Jan 29, 2005

Gentrification and its Discontents

iTunes Selected:
Incubus: A Crow Past the Murder Row

Had a good time reconnecting with a dear friend last night. You don't have to go out and spend oodles of dough to have a good time with folks that you care about, no matter what temptations this city offers. It's easier to say that in the bitter cold, but no matter. We had a nice simple dinner in which the conversation took precedence over the ambiance. After this trip to India, the two of us are more focused on these kinds of interactions, both between ourselves and with our closer friends. She's been good at this over the years - I feel that I've strayed from the core values that make friendship such a dear thing to me in the five-minute dating world of NYC. The ever-changing landscape of restaurants, bars, and lounges contributes to the feeling that I've had that each encounter with friends should be an "event" that exposes me to some new spot in the city.

In some ways, I feel that even as I speak against the gentrification effect in neighborhoods like the East Village and Lower East Side, rather than focus on the few spots that I have liked over the years and the depth of interaction with my nearest and dearest, I've been caught up in the desire to "check out" the new joints. So perhaps there's some dissonance between the anti-gentrification rhetoric that I inevitably spew when I visit the old streets in the village and the act of seeking new places to try out.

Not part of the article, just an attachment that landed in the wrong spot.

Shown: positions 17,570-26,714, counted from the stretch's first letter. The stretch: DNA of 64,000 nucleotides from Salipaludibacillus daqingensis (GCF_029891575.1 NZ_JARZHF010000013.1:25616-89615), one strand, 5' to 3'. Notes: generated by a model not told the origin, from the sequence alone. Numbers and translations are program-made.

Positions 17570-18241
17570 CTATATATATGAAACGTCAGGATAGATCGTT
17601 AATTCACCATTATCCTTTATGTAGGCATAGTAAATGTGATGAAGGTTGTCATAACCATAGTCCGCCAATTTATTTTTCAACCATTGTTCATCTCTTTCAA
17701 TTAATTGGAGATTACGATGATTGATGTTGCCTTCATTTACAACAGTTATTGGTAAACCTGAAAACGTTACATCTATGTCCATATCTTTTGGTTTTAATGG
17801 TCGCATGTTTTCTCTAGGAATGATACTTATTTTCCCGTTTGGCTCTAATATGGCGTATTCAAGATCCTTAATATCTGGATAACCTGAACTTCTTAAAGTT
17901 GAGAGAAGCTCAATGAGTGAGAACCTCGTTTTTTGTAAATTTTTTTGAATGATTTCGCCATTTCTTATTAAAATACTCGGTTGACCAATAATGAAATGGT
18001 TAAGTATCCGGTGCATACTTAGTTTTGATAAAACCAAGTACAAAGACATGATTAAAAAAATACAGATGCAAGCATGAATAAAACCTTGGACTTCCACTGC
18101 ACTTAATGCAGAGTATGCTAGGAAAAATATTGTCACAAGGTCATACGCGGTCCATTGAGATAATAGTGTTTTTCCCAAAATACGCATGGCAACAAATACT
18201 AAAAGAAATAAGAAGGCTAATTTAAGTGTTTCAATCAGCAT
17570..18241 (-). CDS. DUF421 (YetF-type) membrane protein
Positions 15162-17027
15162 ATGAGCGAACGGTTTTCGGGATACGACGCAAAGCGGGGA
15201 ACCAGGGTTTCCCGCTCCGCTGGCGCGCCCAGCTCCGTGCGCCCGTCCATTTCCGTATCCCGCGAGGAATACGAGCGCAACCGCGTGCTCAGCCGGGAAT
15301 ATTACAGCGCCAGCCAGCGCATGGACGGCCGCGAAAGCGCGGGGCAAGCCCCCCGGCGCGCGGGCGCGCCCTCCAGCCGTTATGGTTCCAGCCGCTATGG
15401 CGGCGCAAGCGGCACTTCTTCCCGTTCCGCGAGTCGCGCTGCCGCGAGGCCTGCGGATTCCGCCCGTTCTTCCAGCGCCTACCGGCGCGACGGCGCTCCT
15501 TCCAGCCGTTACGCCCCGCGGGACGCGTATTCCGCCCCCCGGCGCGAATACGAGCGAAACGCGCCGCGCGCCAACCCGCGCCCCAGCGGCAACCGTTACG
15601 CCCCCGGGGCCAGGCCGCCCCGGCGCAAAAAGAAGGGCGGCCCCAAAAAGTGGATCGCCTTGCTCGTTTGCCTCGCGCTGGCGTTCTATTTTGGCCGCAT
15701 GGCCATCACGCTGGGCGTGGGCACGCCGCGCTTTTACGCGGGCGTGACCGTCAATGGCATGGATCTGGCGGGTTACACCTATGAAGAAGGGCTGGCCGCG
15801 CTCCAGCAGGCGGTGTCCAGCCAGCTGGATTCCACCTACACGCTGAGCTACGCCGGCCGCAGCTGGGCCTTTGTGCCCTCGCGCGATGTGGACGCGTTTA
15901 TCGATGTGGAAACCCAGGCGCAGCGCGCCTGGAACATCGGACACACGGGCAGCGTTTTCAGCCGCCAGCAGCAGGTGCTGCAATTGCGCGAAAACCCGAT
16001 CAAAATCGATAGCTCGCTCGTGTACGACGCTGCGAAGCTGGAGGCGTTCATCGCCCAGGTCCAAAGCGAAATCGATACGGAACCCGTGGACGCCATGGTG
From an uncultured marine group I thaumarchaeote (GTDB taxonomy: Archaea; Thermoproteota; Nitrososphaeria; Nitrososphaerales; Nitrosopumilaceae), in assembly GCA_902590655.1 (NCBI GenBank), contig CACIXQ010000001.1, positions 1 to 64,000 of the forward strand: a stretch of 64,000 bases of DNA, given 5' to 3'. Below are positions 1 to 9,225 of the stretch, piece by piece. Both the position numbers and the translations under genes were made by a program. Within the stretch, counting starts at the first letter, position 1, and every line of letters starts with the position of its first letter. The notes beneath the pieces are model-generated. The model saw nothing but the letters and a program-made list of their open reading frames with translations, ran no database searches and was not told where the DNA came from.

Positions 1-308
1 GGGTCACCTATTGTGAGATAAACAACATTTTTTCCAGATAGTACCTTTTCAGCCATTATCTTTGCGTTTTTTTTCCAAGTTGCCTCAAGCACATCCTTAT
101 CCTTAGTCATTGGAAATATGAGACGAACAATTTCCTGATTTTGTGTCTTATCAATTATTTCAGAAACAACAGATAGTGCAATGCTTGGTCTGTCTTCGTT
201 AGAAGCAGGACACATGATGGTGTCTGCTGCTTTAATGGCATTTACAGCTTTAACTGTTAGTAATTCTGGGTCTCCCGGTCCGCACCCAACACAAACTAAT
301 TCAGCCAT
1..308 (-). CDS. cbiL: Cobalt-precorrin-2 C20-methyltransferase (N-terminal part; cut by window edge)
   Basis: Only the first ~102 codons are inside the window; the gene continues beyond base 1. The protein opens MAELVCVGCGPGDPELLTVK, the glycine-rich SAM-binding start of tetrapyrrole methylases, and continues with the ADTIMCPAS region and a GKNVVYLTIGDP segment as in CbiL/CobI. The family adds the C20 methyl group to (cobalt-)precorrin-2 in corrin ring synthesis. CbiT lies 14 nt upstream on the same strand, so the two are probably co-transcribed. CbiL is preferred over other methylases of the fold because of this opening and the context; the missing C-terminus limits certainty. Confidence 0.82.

But the growth and commercialization of these neighborhoods is really quite troubling. New hip bars and lounges pop up and disappear faster than hopes for a more moderate Federal government in Bush's second term. Part of the obvious problem is the displacement of local residents as rent prices skyrocket and once quiet working class neighborhoods become the weekend hotspots for the out-of-towners and privileged youth. The hidden tragedy is the deconstruction of these traditional neighborhoods, which though not the romanticized notions of ethnic enclaves that residents want to stay in forever, still provide critical support and identity for new immigrants.

The more obvious tragedy can be evidenced in the recent shooting death of 28-year old actress Nicole DuFresne in the Lower East Side this week. A Minnesotan who probably didn't realize that the streets of New York, while more inviting to white folks now than ever, are still not the set of Friends.

Witnesses told investigators that one of the men grabbed for the other woman's purse and duFresne intervened, asking, "What are you going to do, shoot us?" A man then fired one shot at her, police said
It's not fair to criticize the dead for their mistakes, but perhaps the message will carry that we are not all immortal, and that these places upon which we tread with heavy steps are not our playgrounds. They are the homes and haunts of many who do not share the live and let drink mentality of the hipster crowd.

While I don't like projecting a negative future, I anticipate more of these incidents in the months to come.

No comments: